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Dennis T. v. Commissioner of Social Security

United States District Court, W.D. Washington, Seattle

January 8, 2020

DENNIS T., Plaintiff,
v.
COMMISSIONER OF SOCIAL SECURITY, Defendant.

          ORDER AFFIRMING THE COMMISSIONER'S FINAL DECISION AND DISMISSING THE CASE WITH PREJUDICE

          Honorable Richard A. Jones, United States District Judge

         Plaintiff seeks review of the denial of his applications for supplemental security income and disability insurance benefits. Plaintiff contends the Administrative Law Judge (“ALJ”) erred by (1) failing to fully accept any of the medical opinions in the record, and therefore basing the physical limitations of Plaintiff's residual functional capacity (“RFC”) on the ALJ's own lay medical opinions, and (2) rejecting the opinions of examining doctor Jai Ghandi, M.D. Pl. Op. Br. (Dkt. 10) at 1. As discussed below, the Court AFFIRMS the final decision of the Commissioner of Social Security (“Commissioner”) and DISMISSES this case with prejudice.

         BACKGROUND

         Plaintiff is 43 years old, has a master's degree, and has worked as a case manager, and customer service relations analyst, among other things. See Admin. Record (“AR”) 39, 47-48, 78. Plaintiff applied for disability insurance benefits on January 23, 2016, and supplemental security income benefits on July 20, 2016, alleging disability as of July 24, 2014. AR 78, 95, 213-14, 217-23. Plaintiff later amended the alleged onset date to November 15, 2015. AR 47. Plaintiff's applications were denied initially and on reconsideration. AR 77-121. After the ALJ conducted a hearing on November 16, 2017, the ALJ issued a decision finding Plaintiff not disabled. AR 15-24.

         THE ALJ'S DECISION

         Utilizing the five-step disability evaluation process, [1] the ALJ found:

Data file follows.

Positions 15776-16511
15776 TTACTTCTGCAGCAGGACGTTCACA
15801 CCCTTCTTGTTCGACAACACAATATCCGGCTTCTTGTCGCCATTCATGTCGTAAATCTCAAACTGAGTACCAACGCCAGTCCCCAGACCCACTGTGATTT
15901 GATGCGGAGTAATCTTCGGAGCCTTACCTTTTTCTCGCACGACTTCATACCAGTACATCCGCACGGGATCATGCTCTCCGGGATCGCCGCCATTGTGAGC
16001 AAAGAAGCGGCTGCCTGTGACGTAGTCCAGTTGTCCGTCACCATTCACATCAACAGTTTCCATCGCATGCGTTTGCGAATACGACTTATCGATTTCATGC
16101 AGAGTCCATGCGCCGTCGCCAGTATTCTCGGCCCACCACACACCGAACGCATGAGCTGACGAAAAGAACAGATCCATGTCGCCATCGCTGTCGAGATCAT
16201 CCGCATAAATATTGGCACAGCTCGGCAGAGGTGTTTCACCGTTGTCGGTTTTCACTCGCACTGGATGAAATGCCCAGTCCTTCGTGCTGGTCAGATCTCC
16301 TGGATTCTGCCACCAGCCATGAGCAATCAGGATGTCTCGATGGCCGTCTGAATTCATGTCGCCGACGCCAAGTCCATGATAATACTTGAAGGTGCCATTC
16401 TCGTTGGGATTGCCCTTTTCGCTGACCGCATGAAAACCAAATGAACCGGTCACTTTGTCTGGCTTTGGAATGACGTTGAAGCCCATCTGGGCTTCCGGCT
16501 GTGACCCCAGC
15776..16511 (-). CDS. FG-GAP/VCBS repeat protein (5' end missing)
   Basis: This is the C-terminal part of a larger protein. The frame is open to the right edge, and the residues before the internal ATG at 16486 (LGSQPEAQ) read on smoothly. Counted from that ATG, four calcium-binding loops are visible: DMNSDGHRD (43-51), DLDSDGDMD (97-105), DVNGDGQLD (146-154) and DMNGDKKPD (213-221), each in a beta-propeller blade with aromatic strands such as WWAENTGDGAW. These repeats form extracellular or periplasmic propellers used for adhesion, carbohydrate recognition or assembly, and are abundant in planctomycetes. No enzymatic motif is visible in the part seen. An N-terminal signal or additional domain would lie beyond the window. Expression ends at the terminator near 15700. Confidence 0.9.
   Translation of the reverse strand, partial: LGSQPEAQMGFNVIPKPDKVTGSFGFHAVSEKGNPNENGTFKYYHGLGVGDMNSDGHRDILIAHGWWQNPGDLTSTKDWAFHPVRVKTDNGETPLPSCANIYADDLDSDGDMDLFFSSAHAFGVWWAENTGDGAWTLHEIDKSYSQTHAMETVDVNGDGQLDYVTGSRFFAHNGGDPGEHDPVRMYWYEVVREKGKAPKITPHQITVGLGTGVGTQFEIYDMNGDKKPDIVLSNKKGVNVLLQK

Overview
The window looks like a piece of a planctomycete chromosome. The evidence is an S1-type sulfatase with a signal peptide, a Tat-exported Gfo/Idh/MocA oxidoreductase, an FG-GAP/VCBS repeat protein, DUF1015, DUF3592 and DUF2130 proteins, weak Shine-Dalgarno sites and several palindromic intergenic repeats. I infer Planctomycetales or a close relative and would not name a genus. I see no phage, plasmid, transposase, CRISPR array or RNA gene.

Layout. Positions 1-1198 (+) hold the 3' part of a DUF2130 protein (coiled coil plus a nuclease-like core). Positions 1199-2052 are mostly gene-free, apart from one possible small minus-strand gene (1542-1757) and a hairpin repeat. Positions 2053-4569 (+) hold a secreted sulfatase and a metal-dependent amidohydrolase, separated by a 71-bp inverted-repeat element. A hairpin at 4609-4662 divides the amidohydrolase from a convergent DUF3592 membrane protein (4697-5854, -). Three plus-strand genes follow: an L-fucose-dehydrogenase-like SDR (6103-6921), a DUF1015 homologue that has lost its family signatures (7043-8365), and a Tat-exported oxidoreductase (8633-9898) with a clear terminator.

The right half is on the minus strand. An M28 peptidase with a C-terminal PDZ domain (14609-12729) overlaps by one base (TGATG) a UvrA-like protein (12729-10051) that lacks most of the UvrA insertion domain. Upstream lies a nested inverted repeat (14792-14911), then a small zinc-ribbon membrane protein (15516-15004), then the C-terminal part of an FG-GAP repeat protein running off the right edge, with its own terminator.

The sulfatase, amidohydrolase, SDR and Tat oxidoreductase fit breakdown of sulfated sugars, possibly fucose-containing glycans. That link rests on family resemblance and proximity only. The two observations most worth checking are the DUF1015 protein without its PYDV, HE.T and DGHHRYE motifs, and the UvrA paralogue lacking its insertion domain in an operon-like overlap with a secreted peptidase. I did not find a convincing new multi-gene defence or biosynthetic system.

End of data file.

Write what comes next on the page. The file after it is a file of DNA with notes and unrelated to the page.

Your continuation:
Step one: Plaintiff has not engaged in substantial gainful activity since November 15, 2015, the amended alleged onset date.
Step two: Plaintiff has the following severe impairments: Degenerative disc disease, status post-surgery; lumbar post-laminectomy syndrome with stenosis and radiculopathy; degenerative joint disease of the hips, right greater than left and reportedly status post-replacement after Plaintiff's date last insured; and obesity.
Step three: These impairments do not meet or equal the requirements of a listed impairment.[2]
RFC: Plaintiff can perform sedentary work as defined in 20 C.F.R. §§ 404.1567(a) and 416.967(a), with additional limitations. He can never climb ladders, ropes, or scaffolds. He can occasionally climb ramps and stairs. He can occasionally balance, stoop, kneel, crouch, and crawl. He can have occasional exposure to vibrations and hazards such as heights and machinery.
Step four: Plaintiff is capable of performing past relevant work as a telephone solicitor. This work does not require the performance of work-related activities precluded by Plaintiff's RFC.
Step five: Plaintiff is capable of performing other jobs existing in significant numbers in the national economy, such as document preparer, bench hand, and food and beverage order clerk. Plaintiff is therefore not disabled.

AR 15-24. The Appeals Council denied Plaintiff's request for review, making the ALJ's decision the ...


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